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The Art of Storytelling

A mother telling her son a bedtime story using a shadow puppet dinosaur - The Art of Storytelling

The park bench on which I sat had no shade.

It was hot outside. I burn. But I didn’t care.

I had reached financial rock bottom.

We were broke. My business couldn’t pay the rent. My wife had decided not to return to work after her maternity leave. We were fighting over the grocery bill. I had been leaving the house at 4 a.m. and staying at the gym until 7 or 8 p.m., working Saturdays until mid-afternoon, and collapsing on the couch at home.

I was skipping meals, driving to and from work in a state of deep depression. I had just fired my only Sunday staff. And I couldn’t see any way out: I could get a job—but I didn’t have any skill set outside fitness. The gym was all I knew and all I had, and I had resolved to stay in the business until it killed me.

But now, sweating in that park, I realized that it was close.

I was working my hardest, but our debt was growing. My wife’s patience was almost gone; our home was thin ice.

I’d tried everything, I thought. I wasn’t going to outwork my mistakes.

I wasn’t going to outthink my mistakes. I left the park because I had a client booked for a workout, not because I had any answers.

That afternoon, a friend sent me an email that changed my life.

When You Open a Business, You Become a Storyteller


Your story is the common thread that runs through your media. The public, your staff and your clients don’t see you—they see your story.

Our brains are wired to remember stories. It’s how we learn, how we judge and how we trust.

The promise of the digital age was that we could reach more people and capture attention for close to free. But attention is not enough. Your message needs to be believed, not just noticed.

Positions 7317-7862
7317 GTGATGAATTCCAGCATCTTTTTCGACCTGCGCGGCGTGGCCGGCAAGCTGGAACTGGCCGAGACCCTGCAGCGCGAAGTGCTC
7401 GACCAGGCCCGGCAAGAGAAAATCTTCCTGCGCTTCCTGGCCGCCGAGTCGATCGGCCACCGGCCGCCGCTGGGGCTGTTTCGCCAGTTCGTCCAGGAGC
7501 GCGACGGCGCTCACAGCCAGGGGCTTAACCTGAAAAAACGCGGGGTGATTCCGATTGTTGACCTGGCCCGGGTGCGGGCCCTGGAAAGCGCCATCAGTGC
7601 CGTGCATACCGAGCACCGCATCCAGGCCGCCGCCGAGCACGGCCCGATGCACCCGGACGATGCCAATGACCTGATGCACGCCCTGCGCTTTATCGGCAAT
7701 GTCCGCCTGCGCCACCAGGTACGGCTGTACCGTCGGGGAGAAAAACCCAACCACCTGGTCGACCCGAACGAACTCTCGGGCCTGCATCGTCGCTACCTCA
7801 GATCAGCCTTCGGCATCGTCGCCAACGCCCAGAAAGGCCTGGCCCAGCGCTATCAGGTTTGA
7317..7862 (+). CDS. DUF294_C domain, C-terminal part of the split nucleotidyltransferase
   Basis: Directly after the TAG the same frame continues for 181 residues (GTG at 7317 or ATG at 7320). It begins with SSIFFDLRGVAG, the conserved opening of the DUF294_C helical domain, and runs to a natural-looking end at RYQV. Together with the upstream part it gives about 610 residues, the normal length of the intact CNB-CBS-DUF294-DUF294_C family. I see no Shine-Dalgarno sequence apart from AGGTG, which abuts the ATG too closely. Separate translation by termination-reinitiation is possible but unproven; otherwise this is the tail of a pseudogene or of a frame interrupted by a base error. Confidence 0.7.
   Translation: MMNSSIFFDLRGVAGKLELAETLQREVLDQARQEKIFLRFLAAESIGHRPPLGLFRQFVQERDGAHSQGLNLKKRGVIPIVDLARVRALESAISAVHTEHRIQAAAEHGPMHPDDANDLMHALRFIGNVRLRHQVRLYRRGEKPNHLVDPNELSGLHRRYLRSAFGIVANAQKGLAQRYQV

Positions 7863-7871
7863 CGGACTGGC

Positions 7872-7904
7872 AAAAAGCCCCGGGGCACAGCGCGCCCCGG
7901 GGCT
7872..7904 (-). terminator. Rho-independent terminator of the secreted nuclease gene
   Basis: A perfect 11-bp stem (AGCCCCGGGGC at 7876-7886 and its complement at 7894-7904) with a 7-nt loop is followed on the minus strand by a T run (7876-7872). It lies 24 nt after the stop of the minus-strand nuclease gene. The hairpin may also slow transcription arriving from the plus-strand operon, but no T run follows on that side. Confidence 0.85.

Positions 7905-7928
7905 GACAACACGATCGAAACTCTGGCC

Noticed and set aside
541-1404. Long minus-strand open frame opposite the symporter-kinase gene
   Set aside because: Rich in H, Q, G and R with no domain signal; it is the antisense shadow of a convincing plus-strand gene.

You can’t out-yell everyone else. You can’t be heard if you’re saying the same things they are. You can buy ads, attention and awareness—but you can’t buy trust. And trust is what makes people choose you.

The path to success is littered with great ideas that failed because they were poorly marketed. Too often, our businesses fail because we haven’t told the right story in the right way. Or we haven’t told a story at all.

When I read Seth Godin’s book “All Marketers Are Liars” back in 2006, it changed my life. I’d been writing blogs since 1998, and sometimes those blogs got me new clients.

But when I found Seth, I started telling stories. That pivot took me from a scrounging personal trainer to the founder and CEO of a multimillion-dollar global company. That is the power of good storytelling. Every story I tell is true, and that’s what makes them powerful (I can’t wait to tell you more tomorrow).

I asked Seth to work with us at the 2020 Two-Brain Summit because gym owners need to tell their own stories—now more than ever.

Telling stories is one of the most important things you can do for your business. In fact, you’re telling a story whether you want to or not—your silence also tells a story (and not the one you want told).

Your business deserves to be successful, but you can’t change minds without winning hearts. And you can learn to tell better, true stories—the kind that change how people feel, and, in turn, what they do.

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